The French art dealer and collector Giuliano Ruffini, who is suspected to be the mastermind behind a series of forged Old Masters that shook the art world, is seemingly nowhere to be found, according to sources close to the investigation in Italy and France. A European warrant was issued in 2019 for the 77-year-old's arrest by Parisian judge Aude Buresi, who has led a seven-year investigation into a series of allegedly forged Old Master paintings sold over recent decades for tens of millions of euros.
But the Italian Supreme Court had delayed the arrest of the French art dealer until the conclusion of a fiscal procedure against him. The Italian tax office had sought a €12m fine for undeclared business deals, but Ruffini, who claimed he was a fiscal resident in Belgium and Malta, was cleared by the court. The prosecution did not appeal the judgement, opening the way for his arrest and transfer to France. According to our sources, however, law enforcement authorities were unable to find Ruffini at his home in the mountains near Reggio Emilia and he has not responded to police summons.
Police seem to have no idea of his whereabouts or even whether he is still in Italy. The Art Newspaper found that his phone lines had been disconnected, and Ruffini did not reply to emails asking if he would be ready to defend himself before the French judge or if he was indeed on the run.
One of Ruffini's lawyers in Paris tells The Art Newspaper that his client “is free to come and go and is not restricted by any legal control or disposition”. But neither Ruffini, contacted by email, nor his lawyer confirm whether he will defend himself before the French judge.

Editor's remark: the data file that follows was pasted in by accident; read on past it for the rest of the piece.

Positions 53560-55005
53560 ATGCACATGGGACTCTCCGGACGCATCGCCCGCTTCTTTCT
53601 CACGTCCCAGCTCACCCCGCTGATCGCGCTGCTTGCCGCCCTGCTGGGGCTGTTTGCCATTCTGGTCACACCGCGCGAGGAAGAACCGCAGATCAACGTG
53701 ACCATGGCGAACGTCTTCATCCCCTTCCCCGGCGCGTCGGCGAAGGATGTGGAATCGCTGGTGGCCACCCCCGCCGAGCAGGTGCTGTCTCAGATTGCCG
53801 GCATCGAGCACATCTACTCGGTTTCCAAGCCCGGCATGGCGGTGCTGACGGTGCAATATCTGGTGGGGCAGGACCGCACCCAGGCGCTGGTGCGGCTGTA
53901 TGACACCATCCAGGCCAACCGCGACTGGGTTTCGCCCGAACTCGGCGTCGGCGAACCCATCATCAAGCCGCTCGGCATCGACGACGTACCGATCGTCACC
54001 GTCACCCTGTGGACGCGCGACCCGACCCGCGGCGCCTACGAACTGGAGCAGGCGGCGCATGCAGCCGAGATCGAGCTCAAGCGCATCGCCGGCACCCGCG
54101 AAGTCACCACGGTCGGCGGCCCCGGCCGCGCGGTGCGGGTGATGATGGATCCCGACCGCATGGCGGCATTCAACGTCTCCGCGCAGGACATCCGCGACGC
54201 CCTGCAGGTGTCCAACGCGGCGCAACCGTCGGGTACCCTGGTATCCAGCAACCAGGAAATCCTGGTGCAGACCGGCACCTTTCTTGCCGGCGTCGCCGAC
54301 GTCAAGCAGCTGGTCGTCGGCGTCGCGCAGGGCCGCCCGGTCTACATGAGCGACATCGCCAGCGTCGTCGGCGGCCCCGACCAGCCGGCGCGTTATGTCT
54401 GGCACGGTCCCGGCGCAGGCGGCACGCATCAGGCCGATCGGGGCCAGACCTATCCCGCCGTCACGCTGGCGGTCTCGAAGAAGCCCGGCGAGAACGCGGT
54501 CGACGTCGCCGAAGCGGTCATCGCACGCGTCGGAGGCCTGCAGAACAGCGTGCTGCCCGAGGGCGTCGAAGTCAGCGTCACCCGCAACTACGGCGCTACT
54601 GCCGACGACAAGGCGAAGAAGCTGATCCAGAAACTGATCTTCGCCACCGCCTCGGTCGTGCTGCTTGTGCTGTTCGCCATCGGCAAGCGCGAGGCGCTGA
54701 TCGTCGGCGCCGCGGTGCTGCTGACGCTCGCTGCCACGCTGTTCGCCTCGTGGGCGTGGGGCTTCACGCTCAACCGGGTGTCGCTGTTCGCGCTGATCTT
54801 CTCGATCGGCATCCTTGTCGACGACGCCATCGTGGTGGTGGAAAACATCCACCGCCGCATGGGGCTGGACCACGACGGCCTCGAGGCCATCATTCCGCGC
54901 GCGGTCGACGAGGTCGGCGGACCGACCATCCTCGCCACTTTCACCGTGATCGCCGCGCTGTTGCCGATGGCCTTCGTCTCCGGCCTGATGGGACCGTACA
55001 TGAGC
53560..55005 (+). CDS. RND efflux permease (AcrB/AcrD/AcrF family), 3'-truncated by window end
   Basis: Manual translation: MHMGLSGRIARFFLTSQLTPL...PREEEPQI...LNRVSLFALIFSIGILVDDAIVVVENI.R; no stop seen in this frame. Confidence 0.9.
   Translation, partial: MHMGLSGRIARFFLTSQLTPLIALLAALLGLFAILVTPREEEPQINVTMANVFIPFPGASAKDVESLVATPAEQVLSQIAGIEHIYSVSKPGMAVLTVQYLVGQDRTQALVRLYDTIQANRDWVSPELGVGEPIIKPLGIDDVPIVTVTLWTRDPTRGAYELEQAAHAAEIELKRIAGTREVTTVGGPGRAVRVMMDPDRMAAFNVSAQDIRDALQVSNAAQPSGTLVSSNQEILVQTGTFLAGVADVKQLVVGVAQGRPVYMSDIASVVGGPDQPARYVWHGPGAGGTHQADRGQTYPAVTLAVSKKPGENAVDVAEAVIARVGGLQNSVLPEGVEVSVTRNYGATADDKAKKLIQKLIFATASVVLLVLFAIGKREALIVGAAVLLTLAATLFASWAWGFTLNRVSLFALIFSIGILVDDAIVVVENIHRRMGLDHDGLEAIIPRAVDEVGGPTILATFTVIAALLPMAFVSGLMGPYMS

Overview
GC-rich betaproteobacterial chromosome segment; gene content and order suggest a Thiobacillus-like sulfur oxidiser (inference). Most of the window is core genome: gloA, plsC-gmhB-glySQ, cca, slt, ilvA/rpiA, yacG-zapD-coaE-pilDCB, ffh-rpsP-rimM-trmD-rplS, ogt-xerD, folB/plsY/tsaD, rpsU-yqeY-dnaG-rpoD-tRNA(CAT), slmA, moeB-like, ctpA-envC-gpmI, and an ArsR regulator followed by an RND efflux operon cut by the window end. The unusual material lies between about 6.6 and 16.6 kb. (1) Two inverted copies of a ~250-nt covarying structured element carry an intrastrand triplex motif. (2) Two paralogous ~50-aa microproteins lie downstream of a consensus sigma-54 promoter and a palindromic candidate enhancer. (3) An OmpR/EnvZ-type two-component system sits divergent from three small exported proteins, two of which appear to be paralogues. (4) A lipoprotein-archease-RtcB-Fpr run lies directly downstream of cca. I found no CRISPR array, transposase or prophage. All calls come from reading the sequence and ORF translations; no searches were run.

Ruffini has always maintained his innocence, arguing that the attribution of the suspected paintings to Old Masters was the responsibility of the experts who authenticated them. Over the past several decades, he sold dozens of paintings including a Venus owned by the Prince of Liechtenstein and attributed to Cranach, and a Saint Cosmas belonging to the US-based Alana Collection, attributed to Bronzino. Both paintings were returned to their owners after being judged as fakes by legal scientific examinations that found common characteristics with other panels seized in Paris, attributed to Brueghel or El Greco, all of which have an allegedly forged provenance.
Sotheby's, which sold a Saint Jerome painting as the work of Parmigianino's circle and a portrait attributed to Frans Hals, reached the same conclusions when the forensic laboratory Orion Analytical found traces of 20th-century pigment under the paint layers. Both buyers of the paintings were refunded.
The Musée du Louvre and the Musée Jacquemart André in Paris, the National Gallery of London, the Metropolitan Museum of Art in New York, the Kunsthistorisches Museum in Vienna, as well as dealers and curators throughout Europe, had all previously endorsed the authenticity of works sold by Ruffini.